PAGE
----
- How the fallback provision in the Terms and Conditions of the security (T&C), if any, interact with the discontinuation of LIBOR:
- Whether there is a pre-cessation trigger that is defined (that is, either the unrepresentativeness or the announcement of it by the relevant jurisdiction) which allows the issuer to unilaterally change the T&C without solicitation of holder’s consent.
- How it is defined (for example, condition on the timing of the announcement of the unrepresentativeness).
This means that:
- Some issuers may be ready to trigger the change based on the FCA announcement dated 5 March 2021.
- Some issuers may need to wait until the relevant LIBOR becomes unrepresentative.
- Some issuers may need to wait until the actual cessation of the relevant LIBOR.
In terms of currency, most corporate actions are for GBP and JPY, but there are also some corporate actions for CHF, EUR and USD taking place.
Corporate actions used for the LIBOR transition
As mentioned in:
Section 3/Annex 3 of the joint recommendation paper and point 5 of the Frequently Asked Questions (FAQ), the following corporate actions types are taking place:
- A change in the Terms and Conditions of the security related to the benchmark rate (CHAN).
- A consent event to modify the benchmark rate or fallback provision that is defined in the Terms and Conditions of the security (CONS).
Important: The ICSDs would like to highlight that, for a smooth migration of existing securities, it is essential that customers send their instructions for consent solicitations in a timely manner. More details can be found in section 3.2.5 of the joint recommendation paper.
- A meeting event to solicit the consent to modify the benchmark rate or fallback provision that is defined in the Terms and Conditions of the security (BMET).
Point 4 of the FAQ, the issuers may also execute the call option (early redemption).
Information on transition plan per ISIN
If the issuer wishes to share and discuss the transition plan with the noteholders, customers may receive some events to prepare for the transition, such as disclosure events (DSCL), informative events (INFO) and other events (OTHR). If such events are available, customers may act accordingly to obtain information.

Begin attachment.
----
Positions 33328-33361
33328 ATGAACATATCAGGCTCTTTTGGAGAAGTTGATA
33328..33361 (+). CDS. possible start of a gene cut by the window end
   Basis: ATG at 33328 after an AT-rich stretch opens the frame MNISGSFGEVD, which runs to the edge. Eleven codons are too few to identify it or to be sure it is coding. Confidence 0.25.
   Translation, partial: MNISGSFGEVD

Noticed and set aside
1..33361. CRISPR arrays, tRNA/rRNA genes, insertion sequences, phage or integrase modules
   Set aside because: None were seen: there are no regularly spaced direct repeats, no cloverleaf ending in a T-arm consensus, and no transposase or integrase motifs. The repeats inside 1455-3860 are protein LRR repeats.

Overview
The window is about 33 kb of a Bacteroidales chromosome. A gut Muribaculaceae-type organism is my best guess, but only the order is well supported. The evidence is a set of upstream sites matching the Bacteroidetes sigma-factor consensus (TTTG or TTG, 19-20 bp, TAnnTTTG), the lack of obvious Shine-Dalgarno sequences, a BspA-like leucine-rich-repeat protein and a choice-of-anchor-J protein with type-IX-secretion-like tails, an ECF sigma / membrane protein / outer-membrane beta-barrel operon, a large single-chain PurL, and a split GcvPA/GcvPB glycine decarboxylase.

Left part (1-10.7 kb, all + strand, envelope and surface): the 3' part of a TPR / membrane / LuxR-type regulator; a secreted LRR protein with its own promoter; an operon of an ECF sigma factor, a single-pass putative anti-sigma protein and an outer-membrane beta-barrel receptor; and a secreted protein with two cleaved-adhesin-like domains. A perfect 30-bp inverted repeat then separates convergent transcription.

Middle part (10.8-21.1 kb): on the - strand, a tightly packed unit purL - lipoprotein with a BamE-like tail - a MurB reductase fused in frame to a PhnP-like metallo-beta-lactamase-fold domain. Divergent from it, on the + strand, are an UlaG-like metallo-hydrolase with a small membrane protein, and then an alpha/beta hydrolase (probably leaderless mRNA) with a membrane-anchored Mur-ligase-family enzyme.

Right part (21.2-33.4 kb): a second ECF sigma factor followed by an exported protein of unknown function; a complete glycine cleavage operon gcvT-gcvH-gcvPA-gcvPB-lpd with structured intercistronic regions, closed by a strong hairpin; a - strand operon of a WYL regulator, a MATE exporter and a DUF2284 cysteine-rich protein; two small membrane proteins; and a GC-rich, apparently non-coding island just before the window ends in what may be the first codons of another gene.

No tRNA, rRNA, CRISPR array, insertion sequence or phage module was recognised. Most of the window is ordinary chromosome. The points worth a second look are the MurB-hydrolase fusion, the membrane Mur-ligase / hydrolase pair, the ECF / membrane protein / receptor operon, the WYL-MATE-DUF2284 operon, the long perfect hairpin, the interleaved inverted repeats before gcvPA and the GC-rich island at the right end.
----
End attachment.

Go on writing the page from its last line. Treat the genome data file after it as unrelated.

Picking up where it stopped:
If no corporate actions are available, it is difficult to obtain information related to the transition plan before it is finalised by the issuer, their legal counsel and, if appointed, their Independent Advisor (Benchmark Agent). The ICSDs will not respond any inquiries from the noteholders to check the transition plan of the issuer, unless it is either a specific proposal or a discrepancy that is raised by the sole holder of the security (for example, the underlying investor says that they signed the written resolution and the Terms and Conditions of the security has been changed, however, there is no notification from the ICSD).
The ICSD’s aim is to notify customers as soon as they receive the official notification from the issuer’s agent or the Common Depository/Common Service Provider.
Status update on other IBORs: EONIA
The European Money Market Institute (EMMI) will cease to publish the Euro Overnight Index Average (EONIA) rate as of Monday, 3 January 2022. Euro short-term rate (€STR) is the alternative reference rate for EONIA.
For further information, please contact Clearstream Banking Client Services or your Relationship Officer.
1. Clearstream Banking refers collectively to Clearstream Banking S.A., registered office at 42, avenue John F. Kennedy, L-1855 Luxembourg, and registered with the Luxembourg Trade and Companies Register under number B-9248, and Clearstream Banking AG, registered office at 61, Mergenthalerallee, 65760 Eschborn, Germany and registered in Register B of the Amtsgericht Frankfurt am Main, Germany under number HRB 7500.